But far more serious still, is the restricted view of iconography Mr. Hultén imposes upon an enterprise which nominally is very ambitious. Noone would suppose, from a view of the contents of this exhibition, that there might exist other significant linkages between modern art and its mechanized environment than the explicit realm of illustration. That artists are fully capable of miming or incorporating into their esthetic outlook and formal strategies certain principles of thinking suggestive of those behind machines—without any specific reference to machines themselves—is not a condition dwelled upon by the Museum of Modern Art. What has been overlooked, in this regard, is incalculable. Thus, one of the most deeply expressive examples of this machine relation in 19th-century art is not the “Gare St. Lazare” by Monet, but any Neo lmpressionist landscape of Seurat, where the differing apportions of colored dots make reference to the physiologically mechanical element of vision, as well as they imply that the artist himself can analyze and scan its workings in the manner of a scientific instrument. Nor is it farfetched to mention artists like Meissonier or Eakins, who actually vie with a machine, the camera, in its verifying record of the outer world.

As for the 20th century, an Ozenfant still life images the painting as an entity composed of smoothly functioning crystalline shape-gears, a Mondrian plus-minus picture reveals a symbolic analogy to the processes of computation, Albers’ Homage to the Square demonstrates the highly precisionist manipulation of exchangeable chromatics in new contexts, David Smith exalts iron welding as a technique of structuring, Andy Warhol’s pictures of soup cans stand as monotonous emblems of production and reproduction, and most of the recent serial or modular sculptures exhibit sympathy with graded operations of assembly, even as many of them now come to be fabricated in the machine shop rather than the studio. Not merely are such artists characteristically 20th century in their outlook, but the coherent tooling by which they realize their objectives either parallels the efficiency and inner doings of machines when performing, or identifies, in qualities of finish, processing, and construction, with the final products of machines.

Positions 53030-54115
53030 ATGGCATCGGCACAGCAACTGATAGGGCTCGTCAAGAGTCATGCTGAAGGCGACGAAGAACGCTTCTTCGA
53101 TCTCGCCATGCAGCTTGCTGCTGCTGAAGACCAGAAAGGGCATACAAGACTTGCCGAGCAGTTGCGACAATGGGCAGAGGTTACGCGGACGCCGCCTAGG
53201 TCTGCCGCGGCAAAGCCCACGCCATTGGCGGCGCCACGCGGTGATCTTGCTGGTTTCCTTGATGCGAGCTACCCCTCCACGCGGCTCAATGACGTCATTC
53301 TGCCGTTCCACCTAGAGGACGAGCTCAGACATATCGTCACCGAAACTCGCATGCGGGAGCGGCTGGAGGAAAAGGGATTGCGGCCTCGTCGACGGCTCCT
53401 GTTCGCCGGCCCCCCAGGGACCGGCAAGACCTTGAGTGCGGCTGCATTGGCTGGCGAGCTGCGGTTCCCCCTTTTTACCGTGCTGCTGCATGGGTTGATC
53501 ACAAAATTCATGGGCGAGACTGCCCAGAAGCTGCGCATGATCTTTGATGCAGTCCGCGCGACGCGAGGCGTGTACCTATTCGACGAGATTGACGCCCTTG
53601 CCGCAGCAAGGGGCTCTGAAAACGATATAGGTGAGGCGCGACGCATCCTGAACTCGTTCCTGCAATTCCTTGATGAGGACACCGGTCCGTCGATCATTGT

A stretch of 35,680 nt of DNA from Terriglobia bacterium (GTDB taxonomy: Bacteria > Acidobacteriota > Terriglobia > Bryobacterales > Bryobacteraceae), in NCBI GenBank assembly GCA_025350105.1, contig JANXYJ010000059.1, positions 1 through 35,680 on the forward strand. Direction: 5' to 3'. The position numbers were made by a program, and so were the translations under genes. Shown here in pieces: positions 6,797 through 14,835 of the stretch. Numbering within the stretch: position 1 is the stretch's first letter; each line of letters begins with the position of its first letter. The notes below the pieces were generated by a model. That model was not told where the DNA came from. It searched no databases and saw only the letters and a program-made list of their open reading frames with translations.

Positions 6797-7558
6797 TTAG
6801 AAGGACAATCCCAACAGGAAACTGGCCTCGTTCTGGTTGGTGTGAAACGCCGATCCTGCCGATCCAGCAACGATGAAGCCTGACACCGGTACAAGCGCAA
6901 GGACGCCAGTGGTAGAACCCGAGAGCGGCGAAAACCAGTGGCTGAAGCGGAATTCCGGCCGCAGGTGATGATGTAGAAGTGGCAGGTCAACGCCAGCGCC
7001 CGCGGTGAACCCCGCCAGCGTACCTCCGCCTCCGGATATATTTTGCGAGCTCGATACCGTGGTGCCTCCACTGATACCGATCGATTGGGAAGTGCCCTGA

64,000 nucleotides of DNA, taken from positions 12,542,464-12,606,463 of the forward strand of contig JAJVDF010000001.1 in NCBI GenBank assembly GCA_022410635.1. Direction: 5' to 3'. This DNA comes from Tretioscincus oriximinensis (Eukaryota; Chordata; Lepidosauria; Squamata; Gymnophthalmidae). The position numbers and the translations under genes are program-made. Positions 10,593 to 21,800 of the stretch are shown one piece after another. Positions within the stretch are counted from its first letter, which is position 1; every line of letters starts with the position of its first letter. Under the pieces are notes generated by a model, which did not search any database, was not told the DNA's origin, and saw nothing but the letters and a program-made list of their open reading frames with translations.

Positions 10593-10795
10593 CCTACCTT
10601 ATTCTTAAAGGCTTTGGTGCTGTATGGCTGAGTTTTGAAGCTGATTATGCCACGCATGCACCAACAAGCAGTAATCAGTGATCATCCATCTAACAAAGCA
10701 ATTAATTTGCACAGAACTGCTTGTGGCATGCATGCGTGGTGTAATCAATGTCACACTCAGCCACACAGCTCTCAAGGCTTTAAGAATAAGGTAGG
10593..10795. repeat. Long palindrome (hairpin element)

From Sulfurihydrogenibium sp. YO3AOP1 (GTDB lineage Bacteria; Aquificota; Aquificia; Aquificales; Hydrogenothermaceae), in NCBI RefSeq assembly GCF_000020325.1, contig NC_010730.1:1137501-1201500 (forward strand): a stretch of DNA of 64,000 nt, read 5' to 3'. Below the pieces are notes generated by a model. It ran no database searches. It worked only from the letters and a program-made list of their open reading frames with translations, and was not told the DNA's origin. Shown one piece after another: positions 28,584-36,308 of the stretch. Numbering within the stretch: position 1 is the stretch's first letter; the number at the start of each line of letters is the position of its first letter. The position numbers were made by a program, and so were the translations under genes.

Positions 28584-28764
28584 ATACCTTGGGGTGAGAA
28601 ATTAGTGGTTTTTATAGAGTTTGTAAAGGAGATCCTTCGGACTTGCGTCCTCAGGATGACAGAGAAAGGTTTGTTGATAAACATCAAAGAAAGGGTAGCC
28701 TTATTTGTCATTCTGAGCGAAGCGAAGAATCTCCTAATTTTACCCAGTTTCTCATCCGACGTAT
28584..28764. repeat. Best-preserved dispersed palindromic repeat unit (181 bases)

But to have dealt with this subject, Mr. Hultén’s exhibition would have made itself so unwieldy and indirect (even while having recourse to very familiar art), as to have been self defeating. Indeed, one has great doubt that any exhibition could have illuminated, or would be the proper medium for explaining, intricate concepts that are in any event tangential to the issue of the machine as seen “out there”—that is, so far consciously removed from one’s own potentialities and goals as to be longed after or despised. In other words, the premise is some form of alienation—a distance felt to exist between the natural necessities of man, of man in the imaginative present, and the artificial services of the machine.

For whatever reason, this distance is either not experienced, or not acknowledged in the art just mentioned. The more problematical terrain under consideration here is divided between those artists, mainly the Dadaists and/or Surrealists, who see technology as a threat to their vested disorder, and the Constructivists, who see it as a dream of order they never had. As for the brilliant Futurists who provokingly initiated or prefigured both currents, they were so charged with the opposing voltages of optimism and destruction, that they quickly blew their stylistic fuse. It is the great merit of the exhibition (accompanied by a tin covered catalog that makes all kinds of hybrid, hit and miss sallies on art and technical lore) that it cuts across the usual classifications of modern art to show the mutual stakes and uneasiness of artists confronted by the artificial intelligence of machines that is to say, by the imminence of their own possible successors.

The idea that machines and human bodies exhibit corresponding structures and functions, that the distinctions between them may be largely semantic, and that their attributes and capacities may be thought, to some extent, to be interchangeable—this idea is surely an ancient one. But in exploiting it with such unprecedented relish, modern artists have been making real gluttons of themselves. Doubtless this ambivalent phenomenon has been surfaced by the urgency and obtrusiveness of current technology. On one hand, there is a great deal of creature comfort to be gained in “humanizing” machines, making them seem more legitimately and organically our own progeny. But on the other hand, there is much distress in imagining our bodies to be invaded or partly constituted by a foreign, memory-less mechanism. Visual art preserves these optional readings in the most condensed and challenging fashion. The procedural device involved may be personification, but the esthetic effect could come closer to de-personalization; and while metamorphosis may be an underlying creative principle, amalgamation is a more likely outcome.